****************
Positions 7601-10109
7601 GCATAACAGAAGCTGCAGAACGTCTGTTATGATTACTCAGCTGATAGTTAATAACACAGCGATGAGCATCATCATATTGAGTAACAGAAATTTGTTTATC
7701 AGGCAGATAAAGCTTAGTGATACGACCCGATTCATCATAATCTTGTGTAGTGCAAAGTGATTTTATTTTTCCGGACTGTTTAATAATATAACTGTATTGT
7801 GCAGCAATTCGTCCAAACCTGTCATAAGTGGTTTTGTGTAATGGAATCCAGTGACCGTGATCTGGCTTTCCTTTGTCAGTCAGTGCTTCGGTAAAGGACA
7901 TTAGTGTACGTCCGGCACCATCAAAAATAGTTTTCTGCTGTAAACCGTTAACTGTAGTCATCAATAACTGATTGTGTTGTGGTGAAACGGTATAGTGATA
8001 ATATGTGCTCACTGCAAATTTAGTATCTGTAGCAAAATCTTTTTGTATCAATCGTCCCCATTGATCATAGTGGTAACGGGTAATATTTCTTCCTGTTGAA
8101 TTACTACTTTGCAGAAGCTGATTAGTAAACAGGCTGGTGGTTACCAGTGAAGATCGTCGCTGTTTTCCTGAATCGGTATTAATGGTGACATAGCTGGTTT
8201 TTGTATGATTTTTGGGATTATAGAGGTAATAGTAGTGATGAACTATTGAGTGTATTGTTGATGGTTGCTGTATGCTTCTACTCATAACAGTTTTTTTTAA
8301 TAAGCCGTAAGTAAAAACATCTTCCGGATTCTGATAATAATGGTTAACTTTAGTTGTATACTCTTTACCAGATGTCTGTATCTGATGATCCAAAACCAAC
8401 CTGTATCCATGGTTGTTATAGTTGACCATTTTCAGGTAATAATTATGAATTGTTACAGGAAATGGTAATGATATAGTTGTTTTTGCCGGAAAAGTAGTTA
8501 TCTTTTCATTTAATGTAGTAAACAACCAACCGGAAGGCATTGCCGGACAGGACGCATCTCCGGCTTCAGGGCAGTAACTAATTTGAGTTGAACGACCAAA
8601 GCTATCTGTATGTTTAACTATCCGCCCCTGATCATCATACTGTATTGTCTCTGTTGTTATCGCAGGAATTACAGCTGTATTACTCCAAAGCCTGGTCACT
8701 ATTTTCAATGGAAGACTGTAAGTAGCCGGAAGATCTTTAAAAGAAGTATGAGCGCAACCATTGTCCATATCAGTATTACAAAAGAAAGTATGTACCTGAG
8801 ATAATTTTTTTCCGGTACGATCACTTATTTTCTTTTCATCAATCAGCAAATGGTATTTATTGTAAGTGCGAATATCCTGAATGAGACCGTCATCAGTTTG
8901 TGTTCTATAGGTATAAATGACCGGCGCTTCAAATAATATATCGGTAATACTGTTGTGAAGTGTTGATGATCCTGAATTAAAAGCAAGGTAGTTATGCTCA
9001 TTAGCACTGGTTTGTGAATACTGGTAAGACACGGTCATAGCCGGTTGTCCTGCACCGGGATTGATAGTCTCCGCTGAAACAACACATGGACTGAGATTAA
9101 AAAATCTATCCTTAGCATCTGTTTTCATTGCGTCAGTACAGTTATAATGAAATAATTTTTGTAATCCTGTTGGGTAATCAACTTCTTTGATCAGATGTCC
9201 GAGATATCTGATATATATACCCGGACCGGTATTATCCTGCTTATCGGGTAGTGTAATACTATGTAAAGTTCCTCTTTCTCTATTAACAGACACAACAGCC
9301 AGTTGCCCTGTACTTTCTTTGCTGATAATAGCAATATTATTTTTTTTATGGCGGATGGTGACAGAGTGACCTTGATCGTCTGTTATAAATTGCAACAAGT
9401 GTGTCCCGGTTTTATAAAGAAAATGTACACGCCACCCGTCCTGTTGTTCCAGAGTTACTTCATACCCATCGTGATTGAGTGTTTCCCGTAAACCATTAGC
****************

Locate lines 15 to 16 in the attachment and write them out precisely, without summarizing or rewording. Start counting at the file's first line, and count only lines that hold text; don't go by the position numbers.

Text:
8901 TGTTCTATAGGTATAAATGACCGGCGCTTCAAATAATATATCGGTAATACTGTTGTGAAGTGTTGATGATCCTGAATTAAAAGCAAGGTAGTTATGCTCA
9001 TTAGCACTGGTTTGTGAATACTGGTAAGACACGGTCATAGCCGGTTGTCCTGCACCGGGATTGATAGTCTCCGCTGAAACAACACATGGACTGAGATTAA